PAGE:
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Woman who won “best homemaker” in 1963 went on to become missionary sister

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Cécile Séveirac - published on 11/12/22

Even with all her skills, the young woman from France ended up with a most unexpected husband.

This face is surely unknown to you, but in 1963, at the age of 17, she appeared on French television screens. Looking at a frame from the broadcast, we can guess that her cheeks were a little rosy despite the black and white of television of the time, and we may be caught off guard by the traditional regional headdress she wears proudly as she proclaims loud and clear to an interviewer that she is from Normandy.

Her name is Marie-Hélène Cardet, and she was crowned “best homemaker 1963,” a prize given to the winner of a contest testing a young woman’s skills for running a household. 

She’s from a generation that knew how to milk cows by hand and how to make butter from milk … and perhaps these were even among the skills she had to demonstrate to win the title! But when a journalist asked her at the time, “Tell me, are you ready to have a husband soon?” she answered with good humor, “Oh no, not yet!”

A fiancé did present himself to Marie-Hélène, but not just any fiancé

Recently, almost 60 years after she won that contest, the French National Audiovisual Institute (INA, from its name in French) tracked her down and interviewed her in a video shared on Twitter. She’s now 76 years old but hasn’t lost her smile. And it turns out that her “husband” is Jesus.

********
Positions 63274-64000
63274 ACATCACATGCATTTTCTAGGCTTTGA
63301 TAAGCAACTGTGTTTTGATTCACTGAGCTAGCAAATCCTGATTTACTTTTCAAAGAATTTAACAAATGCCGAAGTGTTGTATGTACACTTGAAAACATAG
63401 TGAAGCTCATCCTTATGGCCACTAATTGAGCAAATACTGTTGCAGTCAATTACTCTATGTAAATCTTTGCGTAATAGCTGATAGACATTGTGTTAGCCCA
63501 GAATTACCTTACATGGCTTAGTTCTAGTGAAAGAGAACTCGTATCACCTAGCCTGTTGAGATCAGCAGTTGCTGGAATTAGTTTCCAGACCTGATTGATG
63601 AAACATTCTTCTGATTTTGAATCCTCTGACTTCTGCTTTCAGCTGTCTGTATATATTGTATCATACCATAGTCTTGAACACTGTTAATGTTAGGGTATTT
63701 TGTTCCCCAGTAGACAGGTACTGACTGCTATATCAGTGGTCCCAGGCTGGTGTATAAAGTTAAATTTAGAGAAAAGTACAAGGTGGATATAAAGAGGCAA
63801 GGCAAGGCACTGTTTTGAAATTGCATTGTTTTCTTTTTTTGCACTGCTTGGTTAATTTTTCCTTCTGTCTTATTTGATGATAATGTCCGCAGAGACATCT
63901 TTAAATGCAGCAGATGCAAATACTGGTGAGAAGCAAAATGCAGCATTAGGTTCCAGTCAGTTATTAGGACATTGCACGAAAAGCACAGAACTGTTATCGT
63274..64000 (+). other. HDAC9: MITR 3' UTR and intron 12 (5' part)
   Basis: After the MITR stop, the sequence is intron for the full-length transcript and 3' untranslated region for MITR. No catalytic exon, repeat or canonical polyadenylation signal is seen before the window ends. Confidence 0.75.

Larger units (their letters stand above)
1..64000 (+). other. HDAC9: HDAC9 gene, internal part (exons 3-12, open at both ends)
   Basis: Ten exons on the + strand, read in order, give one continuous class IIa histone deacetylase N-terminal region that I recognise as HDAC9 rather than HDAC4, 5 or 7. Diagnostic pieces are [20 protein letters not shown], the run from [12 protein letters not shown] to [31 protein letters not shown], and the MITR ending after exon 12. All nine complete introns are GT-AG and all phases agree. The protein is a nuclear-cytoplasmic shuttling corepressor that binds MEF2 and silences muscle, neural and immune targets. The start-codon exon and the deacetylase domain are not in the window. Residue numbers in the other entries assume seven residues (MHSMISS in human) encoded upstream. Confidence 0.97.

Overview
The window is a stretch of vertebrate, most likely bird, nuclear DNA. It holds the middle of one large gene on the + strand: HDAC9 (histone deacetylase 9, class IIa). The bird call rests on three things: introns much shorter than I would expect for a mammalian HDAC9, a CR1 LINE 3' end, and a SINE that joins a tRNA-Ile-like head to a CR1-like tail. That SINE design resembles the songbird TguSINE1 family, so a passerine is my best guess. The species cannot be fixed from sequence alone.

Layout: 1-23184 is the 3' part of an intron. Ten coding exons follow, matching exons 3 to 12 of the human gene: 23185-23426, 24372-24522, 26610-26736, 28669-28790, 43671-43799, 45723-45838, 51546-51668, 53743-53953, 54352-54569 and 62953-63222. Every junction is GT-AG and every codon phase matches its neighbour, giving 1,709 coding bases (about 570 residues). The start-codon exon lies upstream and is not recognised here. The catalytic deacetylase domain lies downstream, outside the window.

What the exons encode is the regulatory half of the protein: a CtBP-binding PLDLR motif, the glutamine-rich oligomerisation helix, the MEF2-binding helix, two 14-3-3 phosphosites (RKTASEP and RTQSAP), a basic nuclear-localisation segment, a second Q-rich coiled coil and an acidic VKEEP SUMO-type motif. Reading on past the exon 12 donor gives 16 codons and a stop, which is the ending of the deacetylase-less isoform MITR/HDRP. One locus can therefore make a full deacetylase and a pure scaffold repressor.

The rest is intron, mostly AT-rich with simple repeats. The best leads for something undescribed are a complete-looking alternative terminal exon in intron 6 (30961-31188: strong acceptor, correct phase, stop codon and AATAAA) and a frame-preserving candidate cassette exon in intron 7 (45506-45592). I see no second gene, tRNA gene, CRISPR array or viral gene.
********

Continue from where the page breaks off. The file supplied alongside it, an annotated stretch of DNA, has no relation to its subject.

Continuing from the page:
Indeed, Marie-Hélène decided to enter a religious congregation. She belongs to the Sisters of the Christian Schools of St. Marie-Madeleine Postel.

First, she explains in the video, she worked in education, helping children with difficulties at school. Then she went as a missionary to the Congo for 12 years, where she worked alongside Dutch doctors treating children with sequelae of polio, as well as teaching girls to read, write, and sew: basic skills to help them get ahead. After her return to France, she was assigned to work in Barfleur, in her native Normandy, where first worked at the parish and then as chaplain at the Cherbourg prison.

Sr. Marie-Hélène now devotes her time to the spiritual accompaniment of the nomadic peoples of France (such as the Roma and Gypsies), whom she teaches catechism and helps prepare for Mass. It’s a rich life, according to the sister, who concludes, as she contemplates  a beautiful view of the countryside in Normandy: “I think I was happy in 1963, even if there were difficult moments … And then, I think I have been happy all my life.”

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